Although you may think I’m boasting, allow me a bit of nostalgia prompted by the Treasury Department’s unveiling of a new generation of $100 currency.
Sitting on my desk is what is becoming an old “new” $100 note in an inexpensive frame. That piece of paper is covered with the personal signatures of former Secretary of the Treasury Robert Rubin, Former Deputy Secretary Lawrence Summers, former U.S. Treasurer Mary Ellen Withrow (who hated me) and former Fed Chairman Alan Greenspan, among others. Wrote Rubin above his name:
From Ben and me, thank you for a job well done.
And this from “Larry,” as he signed the note:
Thanks for teaching me so much.
Oh, all right, so I am boasting a bit lot, but my last “real” job, which was supposed to be temporary, turned out to be the most demanding, challenging and thus rewarding one of my professional life until then. It was to create and run what became a $26 million international public education campaign to introduce the new $100 (with the big head) in 1996 and ultimately found the Office of Public Education at Treasury, which the new administration left to wither.
The position took me to Russia five times, Kazakhstan three times, Kiev twice, Singapore, Buenos Aires, Hong Kong, Bangkok and Prague, plus cities across the country.
We had focus groups, created a range of informational materials, arranged press events including a live satellite press conference between the U.S. ambassador to Russia and U.S. reporters, and met with corporations, winning their cooperation to advertise the change on countertops (7-11) and printed on their shopping bags (a huge hardware chain, the name of which escapes now).
To say the least, it was a heady experience. But my “temporary” position of one or two years faded away after seven, and there I backed into real estate, giving up my business in D.C. four years later to move “home” to Manhattan and start all over again.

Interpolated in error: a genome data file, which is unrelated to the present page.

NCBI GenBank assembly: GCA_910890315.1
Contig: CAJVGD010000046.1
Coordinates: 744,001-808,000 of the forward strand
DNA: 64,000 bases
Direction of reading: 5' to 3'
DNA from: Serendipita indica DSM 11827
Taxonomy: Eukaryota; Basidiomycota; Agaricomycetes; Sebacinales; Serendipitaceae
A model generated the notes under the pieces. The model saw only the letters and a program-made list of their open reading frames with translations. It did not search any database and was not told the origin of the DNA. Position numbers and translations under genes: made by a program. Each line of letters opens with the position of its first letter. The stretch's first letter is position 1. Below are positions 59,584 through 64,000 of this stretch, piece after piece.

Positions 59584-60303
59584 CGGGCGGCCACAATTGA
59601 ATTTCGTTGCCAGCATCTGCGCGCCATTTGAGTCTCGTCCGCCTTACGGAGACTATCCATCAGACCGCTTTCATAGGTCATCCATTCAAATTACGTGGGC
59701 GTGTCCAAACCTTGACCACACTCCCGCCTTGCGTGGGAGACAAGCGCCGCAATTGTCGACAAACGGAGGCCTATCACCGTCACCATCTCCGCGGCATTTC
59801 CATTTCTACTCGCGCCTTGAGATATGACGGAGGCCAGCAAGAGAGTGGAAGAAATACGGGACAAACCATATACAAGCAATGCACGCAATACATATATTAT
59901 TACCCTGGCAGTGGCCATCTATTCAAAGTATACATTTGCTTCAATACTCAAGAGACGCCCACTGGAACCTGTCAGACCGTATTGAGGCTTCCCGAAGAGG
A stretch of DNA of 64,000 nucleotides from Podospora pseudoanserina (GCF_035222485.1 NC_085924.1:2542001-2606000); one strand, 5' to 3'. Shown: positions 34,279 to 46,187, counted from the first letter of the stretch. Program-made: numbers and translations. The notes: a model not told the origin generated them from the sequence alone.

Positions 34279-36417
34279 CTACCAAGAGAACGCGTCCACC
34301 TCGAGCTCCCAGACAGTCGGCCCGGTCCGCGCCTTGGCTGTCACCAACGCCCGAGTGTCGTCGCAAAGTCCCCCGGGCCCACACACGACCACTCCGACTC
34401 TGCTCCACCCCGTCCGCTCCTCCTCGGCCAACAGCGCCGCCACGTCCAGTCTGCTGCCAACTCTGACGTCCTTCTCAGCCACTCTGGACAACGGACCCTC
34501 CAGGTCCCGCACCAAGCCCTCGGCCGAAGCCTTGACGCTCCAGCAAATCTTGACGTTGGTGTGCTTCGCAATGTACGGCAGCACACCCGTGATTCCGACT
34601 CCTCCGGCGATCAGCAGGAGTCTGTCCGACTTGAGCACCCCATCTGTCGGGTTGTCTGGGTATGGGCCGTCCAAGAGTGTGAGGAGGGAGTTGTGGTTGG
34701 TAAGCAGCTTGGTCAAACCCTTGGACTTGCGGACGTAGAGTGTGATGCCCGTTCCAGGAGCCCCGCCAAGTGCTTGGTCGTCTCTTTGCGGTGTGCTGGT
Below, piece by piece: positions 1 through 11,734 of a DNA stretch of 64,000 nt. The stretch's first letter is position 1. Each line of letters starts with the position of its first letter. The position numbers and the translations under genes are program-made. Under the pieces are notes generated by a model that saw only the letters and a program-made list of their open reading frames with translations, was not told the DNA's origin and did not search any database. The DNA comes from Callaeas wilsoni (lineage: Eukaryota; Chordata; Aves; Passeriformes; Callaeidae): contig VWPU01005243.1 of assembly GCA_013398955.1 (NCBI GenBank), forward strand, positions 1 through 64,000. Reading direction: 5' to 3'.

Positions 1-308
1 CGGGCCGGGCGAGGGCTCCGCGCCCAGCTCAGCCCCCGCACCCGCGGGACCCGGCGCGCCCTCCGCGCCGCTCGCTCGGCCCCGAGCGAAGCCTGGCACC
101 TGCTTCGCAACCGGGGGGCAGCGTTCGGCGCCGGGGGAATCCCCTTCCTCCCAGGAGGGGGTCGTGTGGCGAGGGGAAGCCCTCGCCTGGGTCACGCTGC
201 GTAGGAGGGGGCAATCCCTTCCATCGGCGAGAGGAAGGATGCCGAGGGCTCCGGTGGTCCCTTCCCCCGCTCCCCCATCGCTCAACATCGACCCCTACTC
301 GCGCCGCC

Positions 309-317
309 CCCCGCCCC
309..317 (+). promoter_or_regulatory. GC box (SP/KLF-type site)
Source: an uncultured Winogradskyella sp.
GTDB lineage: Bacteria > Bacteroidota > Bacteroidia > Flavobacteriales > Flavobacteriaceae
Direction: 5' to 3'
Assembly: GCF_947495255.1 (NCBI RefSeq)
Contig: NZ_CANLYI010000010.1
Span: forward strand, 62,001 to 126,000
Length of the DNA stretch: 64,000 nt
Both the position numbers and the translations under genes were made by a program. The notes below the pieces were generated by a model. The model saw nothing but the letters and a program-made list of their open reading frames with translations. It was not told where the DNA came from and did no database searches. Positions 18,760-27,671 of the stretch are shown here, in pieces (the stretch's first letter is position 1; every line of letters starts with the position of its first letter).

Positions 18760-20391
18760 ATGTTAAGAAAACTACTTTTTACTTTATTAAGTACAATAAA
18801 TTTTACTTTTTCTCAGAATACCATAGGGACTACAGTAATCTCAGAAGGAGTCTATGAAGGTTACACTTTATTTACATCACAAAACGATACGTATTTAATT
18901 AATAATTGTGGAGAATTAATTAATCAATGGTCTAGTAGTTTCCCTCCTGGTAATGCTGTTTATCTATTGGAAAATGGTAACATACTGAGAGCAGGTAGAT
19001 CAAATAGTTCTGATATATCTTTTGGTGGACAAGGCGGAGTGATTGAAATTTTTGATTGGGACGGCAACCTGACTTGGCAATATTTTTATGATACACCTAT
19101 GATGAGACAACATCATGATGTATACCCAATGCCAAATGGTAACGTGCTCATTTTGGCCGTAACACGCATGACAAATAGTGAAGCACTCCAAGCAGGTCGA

Real estate brokerage is, indeed, a somewhat decidedly less heady experience but, in its own way, no less challenging or rewarding. Helping a client purchase a home has meaning to me, and I have been known to shed a tear at the end of a closing in shared happiness for the new homeowner. But, then, I’m pretty sentimental.
Ironically, a buyer of mine who is awaiting board approval to go through with the purchase of a one-bedroom co-op in Chelsea is a son of one of my former bosses at Treasury, who referred him to me. She was an assistant secretary and possibly the wisest and most supportive supervisors for whom I ever have worked.
Thank you, Darcy Bradbury, and to those readers who have permitted me to indulge myself at such length.
Note: The newsletter that I write and publish on alternate became available at noon today in the link and on my Web site. In it, you’ll find the latest unvarnished news about the local and national housing markets, sales and purchases by celebrities, important research, the mortgage business, and my biting critiques of properties that I visit, among other topics.
Licensed Associate Real Estate Broker
Senior Vice President
Charles Rutenberg Realty
127 E. 56th Street
New York, NY 10022